Determine your storage needs

… to find appropriate storage services

Here are three issues to consider.

Permanence     Oversight     Security 
How long do you need to store the data? 3 to 5 years? 10 years? Forever?

Will you destroy obsolete data?
Which versions of the data will you store as an official long-term copy?

Who will manage the data after project completion, over time, and across personnel changes? 
Are there ethical requirements for secure data storage (e.g., IRB, HIPAA)?

Do you need to discard or destroy any private, personal, confidential data after project completion?

Find a storage space

… that suits your needs for data control and sharing 

Data storage options  

 Option  Examples Pros (and Cons)
Personal computer Internal or external drive

CDs and DVDs are not recommended
Personal control, but personal responsibility for theft, loss, and backups
Departmental or university servers UC Berkeley's IST data centers and servers and data services   Managed and may have automated backups
Institutional repository/archiveMerritt at UCLong-term storage controlled by the hosting institution
Public database/repository GenBank
Long-term storage with access for the general public
Cloud storage Amazon S3
Google Docs
Online accessible, but sensitive data may be vulnerable with third party services

How much storage space? 
  • Consider the growth rate of data and how frequently it changes. 


  • Uncompressed data are best, though it's okay to compress a third copy of the data.
  • Unencrypted data are best, though encryption is appropriate for sensitive data or a third copy.

Save in a file format for long-term access

... so your data can be opened and read in the future

Type of Document Not ideal Ideal
Text MS Word PDF
Spreadsheet MS Excel CSV
Sound AAC (iTunes) WAV
Video Quicktime MPEG-4
Databases MS Access XML or RDF

Here are more file format recommendations.

In general, use a file format with these features:
  • Non-proprietary 
  • Unencrypted and uncompressed 
  • Open, documented standard (e.g., PDF, XML) 
  • Common usage by your research community 
  • Standard representation (e.g., ASCII text, Unicode) 
Look for discipline-specific standards for file formats (e.g., there are standards for environmental and social science data). 

Name data files and folders descriptively

… so you'll find your data quickly

Avoid ambiguous file names

Use descriptive file names and be consistent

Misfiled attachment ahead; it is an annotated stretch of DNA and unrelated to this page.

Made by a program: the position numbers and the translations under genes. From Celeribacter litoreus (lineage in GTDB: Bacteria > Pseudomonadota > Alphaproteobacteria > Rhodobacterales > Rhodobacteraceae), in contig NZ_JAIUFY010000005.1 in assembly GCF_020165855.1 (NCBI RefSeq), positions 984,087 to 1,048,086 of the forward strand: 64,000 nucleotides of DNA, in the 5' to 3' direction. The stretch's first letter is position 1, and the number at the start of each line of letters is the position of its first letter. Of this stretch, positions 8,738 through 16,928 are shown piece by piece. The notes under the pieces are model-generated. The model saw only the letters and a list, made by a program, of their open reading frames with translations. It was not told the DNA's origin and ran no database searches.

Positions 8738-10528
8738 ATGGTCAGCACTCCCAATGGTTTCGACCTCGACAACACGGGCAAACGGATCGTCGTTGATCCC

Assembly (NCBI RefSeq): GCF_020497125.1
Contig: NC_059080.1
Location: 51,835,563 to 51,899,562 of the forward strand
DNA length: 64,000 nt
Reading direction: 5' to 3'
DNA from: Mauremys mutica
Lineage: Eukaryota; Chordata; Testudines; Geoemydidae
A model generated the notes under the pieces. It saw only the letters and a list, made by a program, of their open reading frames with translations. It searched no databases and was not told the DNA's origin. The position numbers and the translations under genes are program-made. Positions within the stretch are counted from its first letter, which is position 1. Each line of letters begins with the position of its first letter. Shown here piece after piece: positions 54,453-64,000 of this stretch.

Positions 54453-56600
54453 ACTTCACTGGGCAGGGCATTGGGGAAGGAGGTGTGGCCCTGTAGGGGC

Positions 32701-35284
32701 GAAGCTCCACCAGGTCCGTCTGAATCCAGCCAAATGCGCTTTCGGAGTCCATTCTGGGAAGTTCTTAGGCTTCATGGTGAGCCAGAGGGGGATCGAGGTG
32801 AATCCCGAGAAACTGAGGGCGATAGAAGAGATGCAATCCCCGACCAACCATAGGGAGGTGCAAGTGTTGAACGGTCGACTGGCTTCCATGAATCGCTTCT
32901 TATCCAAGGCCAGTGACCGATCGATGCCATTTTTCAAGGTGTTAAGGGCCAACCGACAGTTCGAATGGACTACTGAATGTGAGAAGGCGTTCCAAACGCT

Consider these terms for file names:
  • project title
  • experimental conditions and group
  • trial numbers
  • file version number indicating data modifications
  • date or time stamps
  • author initials

Avoid ambiguous and unorganized file directories

 > 1
 > raw
    >> part A
    >> 110904
 > readings
Organize files in a descriptive folder structure

 > Trial 1
    >> Experimental
    >> Control
 > Trial 2
 > Trial 3


Secure your data

... so only you and your team have full access

  • Secure portable storage devices - like laptops and flash drives - from lost, theft, or damage

  • Consider the security of third party storage services and beware of inappropriate management - especially with sensitive or confidential data

  • Secure rooms with computer hardware and use laptop locks

  • Use authentication systems - like password protection for a computer 

  • Encrypt files that contain sensitive, confidential, or private data.  Here are some encryption tools.

  • Record passwords and encryption keys - but be sure to store them safely.

    • For example, record passwords on paper and lock in a file cabinet (2 copies).  Alternatively, use software like Password Safe.

Back up your data

… so you don't lose your hard work

Have 3 copies Where to store?
1. Original "master" copy On your primary computer or network
2. Local external storage On an external hard drive in your lab or office
3. Remote external storage

(i.e. a physically removed location)

UC Berkeley IST storage and backup services 

Cloud storage via third party companies

Be mindful of security threats when storing private, confidential, and sensitive data on third-party services.

  • Check file recovery at setup and on a regular schedule
  • Check that older files are still readable and accessible.  If necessary, migrate older files to a format that offers long-term access.